The Insider

Oct 29, 2001  •  Post A Comment

CNN’s two-man band of brothers
The Insider was just about to note that there was an interesting Pakistani brother act straddling competitive lines in and around Afghanistan when she received word that the brothers are now working on the same journalistic side. Kamal Hyder has been a stringer for CNN for some time, working primarily with Nic Robertson, who for a time was the only American TV correspondent inside Afghanistan after the Sept. 11 terrorist attacks. CNN viewers know Kamal best as a voice on the phone and a postage-stamp-size mugshot attached to his reports, known at CNN as “beepers.”
In mid-September, Kamal’s brother Jamal had begun working for MSNBC and NBC News, whose audiences would know him best as “an NBC News contact,” as he was identified in reports to which he contributed information under what a spokesperson described as an informal agreement. Then CNN wooed Jamal to its team with a less informal agreement, which was wrapped up last week. CNN said then that Jamal was awaiting Taliban permission to re-enter Afghanistan and was expected to be dispatched soon to the eastern part of the country. Kamal, who already had Taliban permission, was expected to take up a post in Kandahar, Afghanistan, this week.
MSNBC and NBC News, meanwhile, already have lined up Jamal’s successor. No word on whether he or she has a brother in the “contact” business.
O’Reilly factors in just about everywhere
What a difference a very-best-seller makes. Outside of his own Fox News Channel show, “The O’Reilly Factor,” Bill O’Reilly could barely get a mention for his late-2000 book of the same title until it had spent months on best-seller lists and Mr. O’Reilly had used his nightly bully pulpit to shame other outlets into acknowledging that with stories and guest spots.
Mr. O’Reilly didn’t have to grease the wheels of the publicity machine for “The No Spin Zone,” which hit bookshelves Oct. 16. In the two weeks since, there have been a two-fer trip to L.A. where Mr. O’Reilly taped an appearance on ABC’s “Politically Incorrect” that aired opposite his appearance on NBC’s “The Tonight Show”; appearances on ABC’s “Good Morning America” and “The View”; a taping of Tim Russert’s interview show that runs twice Saturdays on CNBC; and a prolonged encounter with a crew doing a day-in-the-life-of feature for “Access Hollywood.”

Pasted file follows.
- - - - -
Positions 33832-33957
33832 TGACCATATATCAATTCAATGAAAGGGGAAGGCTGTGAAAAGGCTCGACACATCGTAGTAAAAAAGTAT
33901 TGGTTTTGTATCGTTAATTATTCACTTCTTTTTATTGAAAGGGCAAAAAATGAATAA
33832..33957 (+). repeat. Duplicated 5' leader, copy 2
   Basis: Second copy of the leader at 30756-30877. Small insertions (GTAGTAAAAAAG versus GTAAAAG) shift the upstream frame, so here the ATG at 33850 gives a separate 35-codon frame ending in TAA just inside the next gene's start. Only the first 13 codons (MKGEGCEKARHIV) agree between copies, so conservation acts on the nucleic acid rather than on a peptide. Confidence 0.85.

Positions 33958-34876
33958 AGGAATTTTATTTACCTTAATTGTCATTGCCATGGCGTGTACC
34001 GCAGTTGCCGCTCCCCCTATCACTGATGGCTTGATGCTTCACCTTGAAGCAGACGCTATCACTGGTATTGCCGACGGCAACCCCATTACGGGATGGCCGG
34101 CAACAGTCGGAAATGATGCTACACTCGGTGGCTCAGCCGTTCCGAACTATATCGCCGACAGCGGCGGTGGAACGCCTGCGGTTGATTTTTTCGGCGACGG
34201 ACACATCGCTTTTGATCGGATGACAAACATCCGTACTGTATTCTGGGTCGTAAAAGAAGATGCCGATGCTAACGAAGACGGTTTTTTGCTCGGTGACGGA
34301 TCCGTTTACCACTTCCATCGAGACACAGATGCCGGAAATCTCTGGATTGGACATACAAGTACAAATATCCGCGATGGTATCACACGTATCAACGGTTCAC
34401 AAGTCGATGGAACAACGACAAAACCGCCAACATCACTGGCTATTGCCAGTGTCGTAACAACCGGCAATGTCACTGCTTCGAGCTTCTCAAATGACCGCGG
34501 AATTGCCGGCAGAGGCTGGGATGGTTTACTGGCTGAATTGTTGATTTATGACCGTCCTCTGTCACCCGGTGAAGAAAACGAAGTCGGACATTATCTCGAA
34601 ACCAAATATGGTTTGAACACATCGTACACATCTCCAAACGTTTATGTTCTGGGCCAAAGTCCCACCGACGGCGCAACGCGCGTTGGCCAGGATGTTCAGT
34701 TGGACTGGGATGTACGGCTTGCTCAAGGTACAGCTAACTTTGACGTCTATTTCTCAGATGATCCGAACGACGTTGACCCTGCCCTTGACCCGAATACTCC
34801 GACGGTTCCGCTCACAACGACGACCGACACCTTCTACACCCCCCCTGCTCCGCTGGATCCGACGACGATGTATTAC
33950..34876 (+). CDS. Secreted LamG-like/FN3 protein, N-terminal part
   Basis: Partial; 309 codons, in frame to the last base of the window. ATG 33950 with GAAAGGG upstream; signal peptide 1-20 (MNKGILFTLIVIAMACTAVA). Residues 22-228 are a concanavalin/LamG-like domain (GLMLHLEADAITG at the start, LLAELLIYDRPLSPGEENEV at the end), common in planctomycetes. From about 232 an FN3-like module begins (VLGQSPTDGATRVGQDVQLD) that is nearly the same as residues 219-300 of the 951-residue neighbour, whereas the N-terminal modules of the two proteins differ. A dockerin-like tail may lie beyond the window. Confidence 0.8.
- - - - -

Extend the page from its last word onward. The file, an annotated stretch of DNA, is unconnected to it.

It seems the only thing that isn’t falling cooperatively into place is the subject of Mr. O’Reilly’s prime-time special, scheduled to air in mid to late December on sister Fox Broadcasting network. Mr. O’Reilly and producer David Lewis had taken aim at a favorite target-popular culture-before the terrorist attacks on Sept. 11. Now they’re looking for heroes from a number of modern turning points for the United States.
Hot, hot `Hotline’
It was billed as a special, but “Hotline TV: Washington Goes to War,” which WETA-TV viewers could have watched four times last weekend, was really a pilot for a weekly show that folks at The Hotline, a daily news briefing on American politics that is delivered via fax and the Web, have long wanted to do for the Washington public station and PBS stations at large.
The half-hour was hosted by Hotline Executive Publisher Craig Crawford and Bill Clinton press secretary-turned-pundit DeeDee Myers and executive produced by Ann Klenk (“Equal Time”). Politically inclined comedian Jim Morris talked about trying to be funny in less-than-funny times. Clinton cheerleader James Carville donned a black T-shirt and dark glasses for a “Rest O’ Rant” segment, so called because ranting is a way of speech for Mr. Carville and because his two-minute bit about loyal opposition was taped in the Washington restaurant owned by him and his wife Mary Matalin, a top aide to Vice President Dick Cheney.
“We’re trying not to do the `McLaughlin Group’-`Capital Gang’-`Take 5′ thing,” Mr. Crawford said. “We’re avoiding the roundtable people talking about themselves. It’s pretty wild stuff for PBS-land.” He added that WETA told them upfront that “they were looking for an alternative” to existing public affairs programming and wanted a show with “a little more electricity.”
`Mummy Crazy’ writers (law)suiting up
Exhibit 1: A professor of anthropology named Sidnee Albright is the fictional heroine of “Mummy Crazy,” an original script screenwriters Robert Cole and George Harrison (not the Beatles legend) say they pitched to actress Tia Carrere and Franchise Pictures Chairman Elie Samaha, who later launched “Relic Hunter,” the fall `99 syndicated series in which Ms. Carrere plays history professor and relic hunter Sydney Fox.
Exhibit 2: The Cole-Harrison script for “Mummy Crazy” was registered in March 1991. “Relic Hunter” launched in fall 1999.
In a lawsuit filed Oct. 15 in U.S. District Court in Los Angeles, Mr. Cole and Mr. Harrison charge Ms. Carrere, Mr. Samaha, Franchise Pictures, Fireworks Television and Gaumont TV with copyright infringement and unfair competition. The writers, who seek a jury trial for unspecified punitive and compensatory damages, also cite what they say are other character and plot similarities between their “Mummy Crazy” script and a script written by someone else for “Relic Hunter.” Neither side was available for comment.#